Show and Tell
By Michael HenningerMedia Inquiries
- University Communications & Marketing
Jimmy Lizama wants to get the word out.
As a student in Carnegie Mellon University's Ph.D. in Rhetoric Program, Lizama appreciates the power of language, and he's interested by any opportunity to share his findings. He studies political arguments, and aspects of his identity are central to his work.
"I am of Central American heritage, and a first-generation college student. You could say that I'm marginalized by systems and ideology, and that's the reason I started researching."
Lizama recently presented his ongoing work at a Graduate Students of Color Research Show and Tell jointly hosted by CMU's Center for Student Diversity and Inclusion and the University of Pittsburgh. The inter-university series provides students a chance to connect, discuss their experiences and share current projects while building support networks.
"Sometimes people don't even know what rhetoric is. There's a popular misconception that rhetoric is inherently bad, and used to hide someone's true agenda," Lizama said. "But it's also in our everyday lives — the persuasive element of conversation."
"I'm marginalized by systems and ideology, and that's the reason I started researching." — Jimmy Lizama
For those gathered in the virtual session, Lizama discussed his recent research examining securitization.
"Securitization is basically a rhetorical trope, and it happens when a speaker characterizes a political issue as an existential threat to a given person, place or thing," Lizama said. "We see it all the time in politics, but it's not restricted to politics."
Lizama is examining the long-held notion by political scientists that the use of securitization is decidedly negative. While he can point to examples of politicians using the tactic to justify extralegal or unconstitutional actions, he said that in matters such as climate change, the technique may in fact be used for positive outcomes.
In another study, Lizama scrutinizes the way the Trump administration used the MS-13 gang in El Salvador to frame the conversation about immigration policies toward Central America.
"In many sectors of society, if you are successfully accused of racism, that will hurt your platform. The Trump administration framed the conversation so that we weren't talking about race but rather national security. In discussing MS-13, what they're really doing is looking at immigrants through the proxy of criminality, while accomplishing their goal of advocating for stricter border regulation."
After his presentation, students, faculty and staff from both universities were invited to ask Lizama questions and give feedback.
Hannah Kim, a student in CMU's Master of Design Program who previously received her bachelor's degree in architecture in 2015, also presented recent work during the Show and Tell.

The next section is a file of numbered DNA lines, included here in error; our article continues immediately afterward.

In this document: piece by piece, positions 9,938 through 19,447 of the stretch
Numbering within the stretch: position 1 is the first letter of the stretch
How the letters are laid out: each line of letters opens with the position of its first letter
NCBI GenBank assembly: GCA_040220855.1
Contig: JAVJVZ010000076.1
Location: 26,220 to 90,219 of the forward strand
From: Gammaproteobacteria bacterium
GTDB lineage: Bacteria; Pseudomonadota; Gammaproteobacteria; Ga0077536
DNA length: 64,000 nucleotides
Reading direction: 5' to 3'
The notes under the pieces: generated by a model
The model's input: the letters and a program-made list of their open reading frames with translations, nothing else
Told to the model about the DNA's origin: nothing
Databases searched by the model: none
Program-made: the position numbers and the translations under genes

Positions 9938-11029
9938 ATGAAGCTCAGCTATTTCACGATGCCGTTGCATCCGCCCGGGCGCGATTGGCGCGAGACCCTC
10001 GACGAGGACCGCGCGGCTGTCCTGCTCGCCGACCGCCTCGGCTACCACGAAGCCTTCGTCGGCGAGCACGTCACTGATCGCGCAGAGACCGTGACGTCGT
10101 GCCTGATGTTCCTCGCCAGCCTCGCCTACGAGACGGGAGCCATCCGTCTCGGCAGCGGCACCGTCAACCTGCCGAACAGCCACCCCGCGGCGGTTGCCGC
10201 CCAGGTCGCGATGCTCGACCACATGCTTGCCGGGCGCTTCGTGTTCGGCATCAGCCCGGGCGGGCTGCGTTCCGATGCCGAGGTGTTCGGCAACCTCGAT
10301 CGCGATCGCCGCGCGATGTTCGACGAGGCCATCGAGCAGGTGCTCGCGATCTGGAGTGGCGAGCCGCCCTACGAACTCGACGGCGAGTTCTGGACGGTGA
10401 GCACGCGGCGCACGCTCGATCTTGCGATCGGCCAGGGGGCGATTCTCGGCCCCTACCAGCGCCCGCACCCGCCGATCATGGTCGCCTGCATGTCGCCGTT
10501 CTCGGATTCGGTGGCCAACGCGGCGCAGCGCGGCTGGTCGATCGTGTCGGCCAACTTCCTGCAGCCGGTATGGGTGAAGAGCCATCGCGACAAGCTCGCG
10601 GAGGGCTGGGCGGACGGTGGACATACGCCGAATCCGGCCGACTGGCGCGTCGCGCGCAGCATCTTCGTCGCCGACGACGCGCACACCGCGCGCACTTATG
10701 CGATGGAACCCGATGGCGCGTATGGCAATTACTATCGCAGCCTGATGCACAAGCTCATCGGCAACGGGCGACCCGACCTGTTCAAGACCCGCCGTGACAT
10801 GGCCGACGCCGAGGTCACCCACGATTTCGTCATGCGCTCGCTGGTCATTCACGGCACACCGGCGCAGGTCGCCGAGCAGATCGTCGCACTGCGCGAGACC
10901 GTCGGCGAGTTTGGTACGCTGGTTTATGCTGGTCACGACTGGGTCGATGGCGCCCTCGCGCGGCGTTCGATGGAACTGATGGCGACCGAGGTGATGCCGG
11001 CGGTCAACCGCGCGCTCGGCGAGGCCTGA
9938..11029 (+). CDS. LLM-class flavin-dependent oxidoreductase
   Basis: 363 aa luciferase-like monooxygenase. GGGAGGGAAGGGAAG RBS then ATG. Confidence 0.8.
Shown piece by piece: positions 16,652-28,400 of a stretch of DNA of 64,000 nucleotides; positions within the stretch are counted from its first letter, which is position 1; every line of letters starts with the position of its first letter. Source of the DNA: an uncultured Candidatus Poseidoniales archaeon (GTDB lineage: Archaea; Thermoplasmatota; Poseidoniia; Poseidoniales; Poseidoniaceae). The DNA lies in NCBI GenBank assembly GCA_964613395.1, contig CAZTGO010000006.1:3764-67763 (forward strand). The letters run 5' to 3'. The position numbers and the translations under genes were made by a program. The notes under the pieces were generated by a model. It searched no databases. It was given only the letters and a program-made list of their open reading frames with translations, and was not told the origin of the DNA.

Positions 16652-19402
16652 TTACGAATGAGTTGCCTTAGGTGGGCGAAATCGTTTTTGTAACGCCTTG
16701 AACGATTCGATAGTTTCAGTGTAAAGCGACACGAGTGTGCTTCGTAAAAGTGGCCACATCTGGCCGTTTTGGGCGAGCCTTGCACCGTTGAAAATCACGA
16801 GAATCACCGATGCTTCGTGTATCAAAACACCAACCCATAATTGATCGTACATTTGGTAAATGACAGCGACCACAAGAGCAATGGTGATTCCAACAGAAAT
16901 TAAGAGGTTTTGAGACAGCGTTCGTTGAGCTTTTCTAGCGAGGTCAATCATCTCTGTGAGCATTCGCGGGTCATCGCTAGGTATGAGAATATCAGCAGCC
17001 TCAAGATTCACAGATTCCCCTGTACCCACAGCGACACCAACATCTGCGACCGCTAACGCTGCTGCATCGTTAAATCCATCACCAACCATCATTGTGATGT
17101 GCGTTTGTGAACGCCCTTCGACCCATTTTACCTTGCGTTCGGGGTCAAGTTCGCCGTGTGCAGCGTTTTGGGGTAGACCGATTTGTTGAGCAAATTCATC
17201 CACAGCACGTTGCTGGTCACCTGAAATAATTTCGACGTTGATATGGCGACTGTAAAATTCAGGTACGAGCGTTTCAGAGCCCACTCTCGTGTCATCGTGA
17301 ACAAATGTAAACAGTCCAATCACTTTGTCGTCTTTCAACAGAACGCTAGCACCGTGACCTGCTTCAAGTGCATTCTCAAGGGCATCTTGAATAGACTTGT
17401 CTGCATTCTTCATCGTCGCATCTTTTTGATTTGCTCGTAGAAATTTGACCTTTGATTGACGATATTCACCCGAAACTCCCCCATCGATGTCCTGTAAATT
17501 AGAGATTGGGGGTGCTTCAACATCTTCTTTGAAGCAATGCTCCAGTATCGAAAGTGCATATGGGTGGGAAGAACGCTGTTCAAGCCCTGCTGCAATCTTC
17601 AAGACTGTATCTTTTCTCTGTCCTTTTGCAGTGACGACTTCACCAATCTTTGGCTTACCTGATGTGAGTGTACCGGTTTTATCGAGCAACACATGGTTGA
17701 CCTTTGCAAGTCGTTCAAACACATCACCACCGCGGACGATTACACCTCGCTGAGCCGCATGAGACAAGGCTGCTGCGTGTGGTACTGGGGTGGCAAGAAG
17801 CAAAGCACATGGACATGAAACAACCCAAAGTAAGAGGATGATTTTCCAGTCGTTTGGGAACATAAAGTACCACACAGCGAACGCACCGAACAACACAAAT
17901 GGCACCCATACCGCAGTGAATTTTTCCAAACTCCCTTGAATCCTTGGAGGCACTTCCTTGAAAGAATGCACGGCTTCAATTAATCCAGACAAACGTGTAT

"I didn't know events like this existed, so I was super thankful to the Center for Student Diversity and Inclusion for the chance to present my project," Kim said.
Kim's research project was born at Carnegie Mellon, delving into how fostering stronger relationships among students can help redefine spaces on campus. The idea was born in pandemic times, as Kim reflected on the radical shift of life moving to a remote stance. She said she wanted to be cognizant of the shift back to in-person experiences, and have students take a participatory role in the spaces they inhabit at CMU.
She began by seeking feedback. With permission, Kim placed cultural probes — posters with paper tags for responses to be placed in envelopes — at various spots throughout campus that asked undergraduate students to submit cards answering two prompts: "Where do you spend most of your time?" and "Describe a space on campus that you feel most connected to."
"I'm not designing for, I want to design with." — Hannah Kim
Armed with more than 100 responses, Kim's next step was to conduct 11 in-person interviews with students who submitted cards. While not a representative sample, she said the conversations were enlightening.
"It was really interesting to see the ways that both upperclassmen and underclassmen think about community," Kim said. "Newcomers to campus really want to take in everything CMU has to offer, and envision their future selves as being able to give back to this community. When I talked to upperclassmen, they already have this sense of ownership when it comes to shaping the culture and community within CMU."
Kim's next step is to create participatory design workshops with groups of students.
"I'm not designing for, I want to design with," she said. "I want students to come out of this with the realization that collectively, they are the drivers of creating this sense of belonging to place, and they can develop a sense of community within each other.
"I think we have to work toward ways of having everyone's voices heard," Kim said. "As a designer, it's important to learn from the lived experiences of the people who I am designing with. Through design, we understand the value of holding space for one another, and coming together to build relationships in order to foster change."